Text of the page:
Monday, December 1, 2008

Nighttime Football

Football is one of my few vices.

I have always loved football. I enjoy it live and on the TV. I watch replays of classic games on ESPN and the NFL Network. I enjoy watching it alone, with my buddies, and with the family.

But something is starting to get to me, and that is nighttime NFL football.

When I was growing up, I could watch the first half of Monday Night Football and not feel like I've missed much when I headed to bed. It was only two quarters of football, and I'd watched two games on Sunday.

But now there are 3 games during prime time every week. Games played during prime time now occur on Sunday, Monday, and Thursday. That's half of the professional football that's broadcast. You get 3 games on two networks on Sunday, then the nighttime games. If you miss half of those games, that's a huge percentage of the football you have available that you don't watch.

The pregame show starts at about 8:30 for each of these where I live in the Eastern time zone, with kick off some 15 to 30 minutes later. Assuming that the game only lasts 3 hours, that means best case for the end of the game approaches midnight. For those of us who actually have families and jobs, that's quite late. I get up at about 5 every morning, and if I show up for work 3 days out of 5 with only 4 or 5 hours of sleep, my boss is going to hurt me bad.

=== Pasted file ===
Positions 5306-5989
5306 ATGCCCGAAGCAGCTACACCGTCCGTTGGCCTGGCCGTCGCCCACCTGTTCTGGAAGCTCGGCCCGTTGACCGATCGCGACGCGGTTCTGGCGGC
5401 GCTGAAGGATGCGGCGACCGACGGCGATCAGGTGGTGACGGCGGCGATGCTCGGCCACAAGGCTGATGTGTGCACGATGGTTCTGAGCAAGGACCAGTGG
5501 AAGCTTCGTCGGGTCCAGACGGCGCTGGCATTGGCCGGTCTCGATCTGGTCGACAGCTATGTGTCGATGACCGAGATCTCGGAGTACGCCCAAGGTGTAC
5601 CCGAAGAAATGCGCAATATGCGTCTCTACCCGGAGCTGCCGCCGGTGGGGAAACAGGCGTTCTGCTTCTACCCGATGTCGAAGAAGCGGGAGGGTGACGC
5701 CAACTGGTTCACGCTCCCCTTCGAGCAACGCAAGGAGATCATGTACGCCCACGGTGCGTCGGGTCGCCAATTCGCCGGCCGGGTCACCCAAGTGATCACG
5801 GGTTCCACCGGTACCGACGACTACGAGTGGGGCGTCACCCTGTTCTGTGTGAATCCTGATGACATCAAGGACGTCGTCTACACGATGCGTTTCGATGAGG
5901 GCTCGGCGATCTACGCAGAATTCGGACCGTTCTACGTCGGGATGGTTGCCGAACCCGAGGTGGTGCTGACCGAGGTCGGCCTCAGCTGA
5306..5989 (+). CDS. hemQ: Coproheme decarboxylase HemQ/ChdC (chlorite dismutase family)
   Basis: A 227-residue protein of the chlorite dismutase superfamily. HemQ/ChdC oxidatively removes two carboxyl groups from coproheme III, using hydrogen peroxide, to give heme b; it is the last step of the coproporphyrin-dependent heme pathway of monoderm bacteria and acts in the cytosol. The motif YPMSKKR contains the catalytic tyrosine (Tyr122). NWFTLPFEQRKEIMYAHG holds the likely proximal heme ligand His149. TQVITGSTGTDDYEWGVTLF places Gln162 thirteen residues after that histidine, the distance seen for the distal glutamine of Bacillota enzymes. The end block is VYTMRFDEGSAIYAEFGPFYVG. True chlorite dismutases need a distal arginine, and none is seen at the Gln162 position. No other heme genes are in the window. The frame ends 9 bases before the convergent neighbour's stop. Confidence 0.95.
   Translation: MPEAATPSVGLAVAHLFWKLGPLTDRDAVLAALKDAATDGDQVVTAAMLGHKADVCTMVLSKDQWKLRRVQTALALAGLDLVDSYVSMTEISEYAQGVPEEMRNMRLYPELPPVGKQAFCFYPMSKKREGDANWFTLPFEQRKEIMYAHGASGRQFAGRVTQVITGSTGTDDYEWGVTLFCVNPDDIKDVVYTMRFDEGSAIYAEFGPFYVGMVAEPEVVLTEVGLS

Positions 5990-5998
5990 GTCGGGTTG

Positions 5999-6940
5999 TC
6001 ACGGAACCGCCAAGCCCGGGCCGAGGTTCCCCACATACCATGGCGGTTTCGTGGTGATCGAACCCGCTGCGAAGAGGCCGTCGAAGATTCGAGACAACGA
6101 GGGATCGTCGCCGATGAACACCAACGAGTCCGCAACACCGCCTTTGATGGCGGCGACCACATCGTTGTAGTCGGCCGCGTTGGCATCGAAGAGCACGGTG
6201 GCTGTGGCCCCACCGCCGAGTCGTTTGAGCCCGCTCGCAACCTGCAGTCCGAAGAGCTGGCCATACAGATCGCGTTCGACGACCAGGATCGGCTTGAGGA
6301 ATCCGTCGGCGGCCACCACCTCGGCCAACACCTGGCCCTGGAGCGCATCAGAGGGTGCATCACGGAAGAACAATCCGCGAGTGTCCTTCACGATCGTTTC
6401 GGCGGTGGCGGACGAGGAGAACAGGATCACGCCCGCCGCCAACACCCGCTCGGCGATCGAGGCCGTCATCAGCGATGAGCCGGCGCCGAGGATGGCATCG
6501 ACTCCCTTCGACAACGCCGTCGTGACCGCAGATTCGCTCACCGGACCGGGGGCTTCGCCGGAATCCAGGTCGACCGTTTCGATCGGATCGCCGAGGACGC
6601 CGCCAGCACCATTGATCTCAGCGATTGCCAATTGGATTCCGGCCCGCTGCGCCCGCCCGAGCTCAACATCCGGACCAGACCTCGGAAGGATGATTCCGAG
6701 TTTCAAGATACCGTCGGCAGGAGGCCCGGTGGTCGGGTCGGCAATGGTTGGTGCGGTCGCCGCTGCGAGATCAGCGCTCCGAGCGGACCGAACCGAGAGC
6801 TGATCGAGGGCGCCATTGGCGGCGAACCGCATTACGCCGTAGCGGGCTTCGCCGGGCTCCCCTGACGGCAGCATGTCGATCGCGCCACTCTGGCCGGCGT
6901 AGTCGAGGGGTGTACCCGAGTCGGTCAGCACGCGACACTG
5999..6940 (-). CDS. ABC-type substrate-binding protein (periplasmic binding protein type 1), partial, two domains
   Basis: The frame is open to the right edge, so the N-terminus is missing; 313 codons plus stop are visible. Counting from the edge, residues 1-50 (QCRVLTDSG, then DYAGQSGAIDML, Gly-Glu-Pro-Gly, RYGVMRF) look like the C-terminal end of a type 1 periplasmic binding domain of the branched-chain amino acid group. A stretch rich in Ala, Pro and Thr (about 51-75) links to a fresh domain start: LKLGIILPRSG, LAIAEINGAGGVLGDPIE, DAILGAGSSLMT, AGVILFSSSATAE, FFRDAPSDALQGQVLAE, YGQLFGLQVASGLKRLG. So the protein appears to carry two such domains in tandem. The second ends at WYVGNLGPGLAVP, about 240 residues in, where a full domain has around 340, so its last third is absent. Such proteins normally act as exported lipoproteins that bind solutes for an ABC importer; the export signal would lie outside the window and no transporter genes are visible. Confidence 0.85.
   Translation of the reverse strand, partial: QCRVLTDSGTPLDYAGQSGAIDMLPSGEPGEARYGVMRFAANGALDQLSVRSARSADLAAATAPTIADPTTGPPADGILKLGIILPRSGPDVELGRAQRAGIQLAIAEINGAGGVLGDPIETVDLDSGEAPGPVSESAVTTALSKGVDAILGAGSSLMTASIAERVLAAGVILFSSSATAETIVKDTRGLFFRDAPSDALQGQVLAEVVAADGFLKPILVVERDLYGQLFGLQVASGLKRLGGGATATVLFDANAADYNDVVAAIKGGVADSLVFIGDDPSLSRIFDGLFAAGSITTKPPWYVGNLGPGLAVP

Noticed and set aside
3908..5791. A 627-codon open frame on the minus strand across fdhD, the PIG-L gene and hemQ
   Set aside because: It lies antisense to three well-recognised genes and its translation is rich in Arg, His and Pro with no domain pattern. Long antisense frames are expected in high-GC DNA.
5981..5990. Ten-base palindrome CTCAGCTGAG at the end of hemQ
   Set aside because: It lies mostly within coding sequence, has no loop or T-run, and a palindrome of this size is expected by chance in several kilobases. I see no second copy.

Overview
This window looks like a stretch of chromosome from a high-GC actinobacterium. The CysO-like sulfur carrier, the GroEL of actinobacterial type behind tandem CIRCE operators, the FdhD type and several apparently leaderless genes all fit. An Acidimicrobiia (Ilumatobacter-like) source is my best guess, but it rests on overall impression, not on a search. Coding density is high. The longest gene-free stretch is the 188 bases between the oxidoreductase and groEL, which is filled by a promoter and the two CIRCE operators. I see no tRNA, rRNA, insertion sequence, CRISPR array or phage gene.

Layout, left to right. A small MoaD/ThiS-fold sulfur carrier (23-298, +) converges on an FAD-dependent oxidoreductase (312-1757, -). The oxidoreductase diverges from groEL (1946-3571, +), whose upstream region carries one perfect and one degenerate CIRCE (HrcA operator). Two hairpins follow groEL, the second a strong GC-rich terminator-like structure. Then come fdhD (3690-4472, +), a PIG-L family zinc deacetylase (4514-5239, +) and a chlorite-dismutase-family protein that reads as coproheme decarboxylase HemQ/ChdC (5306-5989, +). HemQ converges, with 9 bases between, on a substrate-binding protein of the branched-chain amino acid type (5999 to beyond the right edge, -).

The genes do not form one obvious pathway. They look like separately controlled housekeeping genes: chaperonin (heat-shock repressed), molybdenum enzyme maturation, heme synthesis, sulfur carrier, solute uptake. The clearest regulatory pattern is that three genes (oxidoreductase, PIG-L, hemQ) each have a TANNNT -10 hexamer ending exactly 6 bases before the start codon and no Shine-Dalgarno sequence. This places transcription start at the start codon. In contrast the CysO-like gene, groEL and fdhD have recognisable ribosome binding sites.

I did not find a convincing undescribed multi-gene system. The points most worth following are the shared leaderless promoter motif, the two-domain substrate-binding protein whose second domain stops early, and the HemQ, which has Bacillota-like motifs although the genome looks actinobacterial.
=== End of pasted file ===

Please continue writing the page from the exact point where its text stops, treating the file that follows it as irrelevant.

Why do these games start so late? I've heard the argument that they start so late on the East Coast so that they're on during good times in the Central, Mountain, and Pacific time zones. But if a game starts at 9 in Louisville, it's starting at 6 in Los Angeles. No way most people are home by 6 to watch a football game by 6 on a work day. In the Mountain and Central time zones, the time is a bit more reasonable, but that means that a large percentage of the audience probably misses at least part of the game.

How about this: Start the games at 7 PM in each of the time zones. Tape delay it for the Central, Mountain, and Pacific time zones. Yes, real-time video and game commentary will be available on the Internet, but I'd be willing to bet that a large majority of fans won't cheat themselves by going that route. And if they do, who cares. Most people watch these games on their TV, so show them the game during a time frame that doesn't force them to stay up way too late or rush home to watch the game.

I know, I'm getting old, and midnight isn't that late. But 3 nights with reduced sleep is way too much to ask for football. And I can and do record the games so I can catch the second half later, but I shouldn't have to, and I wouldn't if the networks would just start showing these games at times that are more convenient to the consumer.

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